Despite the issue of Mushroomhead's 2005 DVD, the band has not released a new studio album in three years. This is significant because as the band reaches the age of lucky 13 (they first began playing together in 1993) it emerges as something wholly different. Forget about Korn and some of the alt metal acts, Mushroomhead build their tunes from grooves and themes. They use rhythm as a composition. Yeah, they still wear masks, they still create a mystique which would be worthless if the music itself weren't so damn compelling. There are the different clashing rhythmic grooves in "12 Hundred," where hip-hop, breaks, and hard, glorious '80s metal riffs all collide. On "Simple Survival," they play a near ballad that touches on the very best dramatic moments of NIN and alternate vocals between sung drones and harsh, growled out phrases. True: if Bauhaus had come to birth in 2006 instead of the late '70s, they may have sounded like Mushroomhead do on this track. Beauty, chaos, tension, and fierce guitar and keyboard interplay create a taut instrumental attack that is both multitextured and dynamic. "Tattoo" is a little more predictable, but it rocks nonetheless; the slippery metal plodding of "Erase the Doubt" is almost like a soul tune but is utterly Mushroomhead. The anthemic balladry and power chords on "The Need" showcase the differing faces of this complex and compelling Cleveland band. "Cut Me" is simply creepy, messed up, and full of moments where near-gothic beauty are interchanged with frenzied, distorted guitar riffs and literally thundering drums. The set ends with "Embrace the Ending," a straight-up eerie, meandering ballad about the end of time. Vocals, strings, whispers, and guitars -- both acoustic and electric -- entwine classical themes with the spirit of rock's past in a quiet, unsettling song that is as well-crafted and beautiful as it is deranged. Savior Sorrow is a welcome return. Recommended.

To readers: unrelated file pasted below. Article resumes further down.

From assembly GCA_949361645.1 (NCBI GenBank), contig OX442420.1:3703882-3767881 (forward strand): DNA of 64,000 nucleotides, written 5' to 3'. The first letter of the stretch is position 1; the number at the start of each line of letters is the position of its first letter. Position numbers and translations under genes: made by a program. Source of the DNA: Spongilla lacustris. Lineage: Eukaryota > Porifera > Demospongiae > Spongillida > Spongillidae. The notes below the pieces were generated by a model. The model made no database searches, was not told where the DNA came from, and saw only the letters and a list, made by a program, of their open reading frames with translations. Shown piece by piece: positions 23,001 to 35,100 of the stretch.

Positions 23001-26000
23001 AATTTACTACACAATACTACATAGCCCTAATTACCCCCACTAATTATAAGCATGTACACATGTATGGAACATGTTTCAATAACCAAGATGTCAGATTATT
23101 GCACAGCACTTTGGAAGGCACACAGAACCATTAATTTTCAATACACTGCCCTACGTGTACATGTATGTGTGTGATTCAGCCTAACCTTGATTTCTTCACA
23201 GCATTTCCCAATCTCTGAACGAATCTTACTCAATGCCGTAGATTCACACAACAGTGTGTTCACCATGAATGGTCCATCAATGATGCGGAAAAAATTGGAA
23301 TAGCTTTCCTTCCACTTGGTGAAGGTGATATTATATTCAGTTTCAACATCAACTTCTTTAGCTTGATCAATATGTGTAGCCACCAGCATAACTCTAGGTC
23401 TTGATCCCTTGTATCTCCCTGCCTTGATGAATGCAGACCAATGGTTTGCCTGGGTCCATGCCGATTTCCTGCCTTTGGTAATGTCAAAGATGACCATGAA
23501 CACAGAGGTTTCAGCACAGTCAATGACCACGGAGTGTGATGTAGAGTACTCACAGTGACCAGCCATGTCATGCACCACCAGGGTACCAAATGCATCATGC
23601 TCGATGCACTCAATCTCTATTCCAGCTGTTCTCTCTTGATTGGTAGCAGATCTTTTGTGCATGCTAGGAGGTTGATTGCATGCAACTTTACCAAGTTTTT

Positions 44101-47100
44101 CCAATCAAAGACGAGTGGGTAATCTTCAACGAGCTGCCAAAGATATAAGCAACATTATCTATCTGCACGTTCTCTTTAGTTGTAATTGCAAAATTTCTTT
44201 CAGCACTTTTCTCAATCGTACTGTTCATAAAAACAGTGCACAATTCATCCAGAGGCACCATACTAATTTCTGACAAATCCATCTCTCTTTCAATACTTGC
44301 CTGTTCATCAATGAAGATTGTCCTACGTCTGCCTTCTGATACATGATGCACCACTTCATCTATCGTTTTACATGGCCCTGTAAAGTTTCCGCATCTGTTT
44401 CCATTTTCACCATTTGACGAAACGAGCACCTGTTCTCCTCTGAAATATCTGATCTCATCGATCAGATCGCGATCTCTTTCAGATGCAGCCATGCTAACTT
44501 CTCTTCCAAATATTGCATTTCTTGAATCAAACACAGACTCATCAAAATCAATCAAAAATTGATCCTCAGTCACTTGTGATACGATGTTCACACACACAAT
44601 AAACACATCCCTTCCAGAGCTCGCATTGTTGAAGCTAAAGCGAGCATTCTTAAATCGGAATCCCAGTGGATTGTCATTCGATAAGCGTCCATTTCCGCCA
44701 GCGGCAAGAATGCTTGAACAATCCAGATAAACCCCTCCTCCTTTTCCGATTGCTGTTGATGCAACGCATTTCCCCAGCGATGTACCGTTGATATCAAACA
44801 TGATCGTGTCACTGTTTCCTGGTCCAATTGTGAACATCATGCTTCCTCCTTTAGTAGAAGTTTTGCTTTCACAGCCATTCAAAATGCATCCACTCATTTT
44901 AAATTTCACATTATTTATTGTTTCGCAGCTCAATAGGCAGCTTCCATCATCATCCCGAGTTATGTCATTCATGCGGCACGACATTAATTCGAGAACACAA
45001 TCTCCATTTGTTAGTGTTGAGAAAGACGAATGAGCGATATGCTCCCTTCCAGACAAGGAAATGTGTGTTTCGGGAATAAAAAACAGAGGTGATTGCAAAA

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AllMusic Review by Thom Jurek